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  16. loubapache

    loubapache Professional

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    KK, then they'll say FED is a chicken.
     
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  17. Ripper

    Ripper Hall of Fame

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    "...The smaller the head the higher the sweet spot is located in relation to a larger headed raquet of the same length..."

    ...and balance...
     
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  18. BreakPoint

    BreakPoint Bionic Poster

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    I disagree. Sampras has not played a match for almost 4 years and no other visible pro has used a PS 6.0 85 for even longer than that, yet the PS 6.0 85 is still selling like hotcakes here at TW and anywhere else that stills sells them. TW sold out their 3 month supply in only a week!! :eek: So obviously people are not buying them because some pro uses them, since none do, but are buying them because they play well with them and like playing with them. :D

    IMO, anyone that buys a racquet soley because some pro uses it is not very wise anyway.
     
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  19. BreakPoint

    BreakPoint Bionic Poster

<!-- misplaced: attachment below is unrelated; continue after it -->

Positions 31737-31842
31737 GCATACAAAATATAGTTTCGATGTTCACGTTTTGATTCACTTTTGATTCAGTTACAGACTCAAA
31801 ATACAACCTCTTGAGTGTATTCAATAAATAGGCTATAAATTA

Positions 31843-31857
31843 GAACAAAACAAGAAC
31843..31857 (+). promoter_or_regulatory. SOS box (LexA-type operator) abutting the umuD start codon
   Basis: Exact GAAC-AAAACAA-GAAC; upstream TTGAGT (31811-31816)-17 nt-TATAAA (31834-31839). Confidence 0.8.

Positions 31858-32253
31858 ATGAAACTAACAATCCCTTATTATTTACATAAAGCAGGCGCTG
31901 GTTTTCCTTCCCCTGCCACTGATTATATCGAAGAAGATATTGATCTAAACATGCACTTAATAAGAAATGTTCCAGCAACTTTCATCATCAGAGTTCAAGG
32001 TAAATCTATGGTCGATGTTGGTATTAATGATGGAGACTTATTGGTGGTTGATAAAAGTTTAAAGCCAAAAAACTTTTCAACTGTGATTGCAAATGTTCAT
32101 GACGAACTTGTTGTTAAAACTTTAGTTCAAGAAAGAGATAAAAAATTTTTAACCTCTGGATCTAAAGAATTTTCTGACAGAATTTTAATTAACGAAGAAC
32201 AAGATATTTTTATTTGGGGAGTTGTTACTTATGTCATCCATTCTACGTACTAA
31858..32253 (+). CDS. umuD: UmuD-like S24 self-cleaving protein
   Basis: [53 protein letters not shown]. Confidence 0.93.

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    But what does what the pros choose (and are paid) to use have any relation or corrolation to what we choose to use? I think unless you're playing against ATP pros everyday to make a living, there's no reason whatsoever to need to use a racquet similar to what the pros use. News Flash: You're competiton just ain't that good!
     
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  20. chess9

    chess9 Hall of Fame

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    Wave $1,000,000 in front of my nose and I'll play with the Queen's Knickers. Most pros are the same. The companies try hard to please them, but if Head wants someone to play a 135 sq. in. racquet they won't have any trouble finding plenty of "buyers" in the pro ranks. If you understand anything about marketing you'll understand how the tail wags the dog...and why. I doubt I need to tell many people here that tennis racquet marketing is full of baloney with very little mustard.

    -Robert
    ________
    MCDONALDS GIFT CARDS
     
    Last edited: Apr 30, 2011
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  21. JacktheDu

    JacktheDu Guest